Yellow Jacket behaviors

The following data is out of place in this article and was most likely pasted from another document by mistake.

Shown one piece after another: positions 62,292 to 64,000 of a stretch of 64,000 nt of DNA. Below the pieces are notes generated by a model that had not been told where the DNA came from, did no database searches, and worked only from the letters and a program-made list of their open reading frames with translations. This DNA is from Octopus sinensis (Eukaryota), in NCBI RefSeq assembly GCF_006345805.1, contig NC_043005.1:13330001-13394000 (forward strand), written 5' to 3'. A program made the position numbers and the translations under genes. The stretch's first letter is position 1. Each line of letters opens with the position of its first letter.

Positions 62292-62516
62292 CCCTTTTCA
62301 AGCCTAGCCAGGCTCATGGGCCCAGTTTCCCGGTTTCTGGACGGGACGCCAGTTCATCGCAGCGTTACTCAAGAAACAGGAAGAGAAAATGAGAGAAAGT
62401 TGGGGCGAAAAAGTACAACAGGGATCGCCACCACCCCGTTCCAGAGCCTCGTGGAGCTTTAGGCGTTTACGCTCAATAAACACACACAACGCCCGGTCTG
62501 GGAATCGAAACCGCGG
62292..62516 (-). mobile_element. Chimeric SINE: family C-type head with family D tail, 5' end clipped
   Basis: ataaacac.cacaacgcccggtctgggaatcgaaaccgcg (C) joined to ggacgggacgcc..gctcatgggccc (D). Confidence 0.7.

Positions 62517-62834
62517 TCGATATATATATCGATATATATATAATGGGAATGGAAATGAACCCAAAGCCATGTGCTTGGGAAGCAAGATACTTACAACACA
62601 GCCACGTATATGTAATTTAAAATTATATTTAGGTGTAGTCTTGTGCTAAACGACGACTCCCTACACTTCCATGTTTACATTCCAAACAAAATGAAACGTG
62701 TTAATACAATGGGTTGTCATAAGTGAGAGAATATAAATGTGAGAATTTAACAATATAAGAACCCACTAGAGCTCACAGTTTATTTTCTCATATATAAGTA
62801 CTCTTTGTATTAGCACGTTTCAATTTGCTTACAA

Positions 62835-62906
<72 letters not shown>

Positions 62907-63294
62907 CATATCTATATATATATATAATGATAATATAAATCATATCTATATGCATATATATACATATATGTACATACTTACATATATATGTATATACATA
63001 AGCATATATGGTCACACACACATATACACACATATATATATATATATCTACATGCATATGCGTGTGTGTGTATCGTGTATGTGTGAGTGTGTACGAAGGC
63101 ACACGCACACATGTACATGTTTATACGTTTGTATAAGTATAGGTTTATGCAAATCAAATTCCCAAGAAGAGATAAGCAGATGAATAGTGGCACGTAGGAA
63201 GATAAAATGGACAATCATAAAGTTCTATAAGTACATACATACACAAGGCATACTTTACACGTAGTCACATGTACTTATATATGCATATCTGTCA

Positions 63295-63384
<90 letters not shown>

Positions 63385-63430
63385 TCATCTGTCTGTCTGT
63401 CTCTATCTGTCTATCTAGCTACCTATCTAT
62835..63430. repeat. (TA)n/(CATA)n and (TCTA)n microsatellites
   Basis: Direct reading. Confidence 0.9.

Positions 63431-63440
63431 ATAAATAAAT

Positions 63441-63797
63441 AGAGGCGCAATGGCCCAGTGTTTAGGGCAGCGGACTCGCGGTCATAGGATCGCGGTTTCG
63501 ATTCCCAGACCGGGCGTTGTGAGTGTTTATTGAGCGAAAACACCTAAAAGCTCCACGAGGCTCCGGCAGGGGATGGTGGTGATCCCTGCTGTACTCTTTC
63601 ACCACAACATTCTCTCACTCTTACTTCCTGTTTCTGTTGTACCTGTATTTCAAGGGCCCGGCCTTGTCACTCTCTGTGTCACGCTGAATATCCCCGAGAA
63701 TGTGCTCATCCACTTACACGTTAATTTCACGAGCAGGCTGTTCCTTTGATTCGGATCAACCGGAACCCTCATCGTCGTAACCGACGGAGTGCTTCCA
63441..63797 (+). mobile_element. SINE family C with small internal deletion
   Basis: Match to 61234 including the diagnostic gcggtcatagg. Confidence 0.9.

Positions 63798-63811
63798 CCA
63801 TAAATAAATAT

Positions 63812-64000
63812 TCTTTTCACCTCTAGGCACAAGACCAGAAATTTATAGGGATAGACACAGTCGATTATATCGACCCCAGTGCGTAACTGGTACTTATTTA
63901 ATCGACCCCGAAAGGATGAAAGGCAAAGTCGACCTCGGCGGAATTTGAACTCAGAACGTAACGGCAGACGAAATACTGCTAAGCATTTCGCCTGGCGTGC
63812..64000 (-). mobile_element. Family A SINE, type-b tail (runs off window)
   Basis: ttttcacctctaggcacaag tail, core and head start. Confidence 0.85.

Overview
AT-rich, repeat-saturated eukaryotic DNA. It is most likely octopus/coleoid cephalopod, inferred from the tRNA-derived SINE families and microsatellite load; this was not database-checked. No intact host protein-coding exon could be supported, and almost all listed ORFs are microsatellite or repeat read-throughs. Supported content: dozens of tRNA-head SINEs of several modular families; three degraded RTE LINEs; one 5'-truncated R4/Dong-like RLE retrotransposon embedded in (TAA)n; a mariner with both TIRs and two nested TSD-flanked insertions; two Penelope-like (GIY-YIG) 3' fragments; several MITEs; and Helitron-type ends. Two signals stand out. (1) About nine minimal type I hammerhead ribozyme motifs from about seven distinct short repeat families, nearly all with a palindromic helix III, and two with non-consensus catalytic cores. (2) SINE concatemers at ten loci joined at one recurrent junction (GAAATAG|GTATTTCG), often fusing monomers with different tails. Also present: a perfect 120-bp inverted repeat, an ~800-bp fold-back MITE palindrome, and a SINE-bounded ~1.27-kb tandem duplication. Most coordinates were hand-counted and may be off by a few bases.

Yellow jackets share much behavior and ecology with their relatives the European hornet. Females usually spend the winter in protected locations outdoors and start new colonies in the spring. These colonies can be underground, within voids in walls or man-made structures such as sheds or old cars, or in dense shrubs or vegetation. Nests are made of paper and an outer shell encloses comb that houses the developing yellow jacket brood. Unlike the nests of bees, these nests contain no honey or pollen. Yellow jacket larvae in the nest eat meat and carbohydrate rich foods provided by the workers. In this regard, yellow jackets are beneficial because they kill many insects such as caterpillars and beetles that are pests in our gardens. By late summer and early autumn colonies can contain thousand of workers and are often about the size of a football. Under extraordinary circumstances, some nests may persist for more than one year and become enormous.

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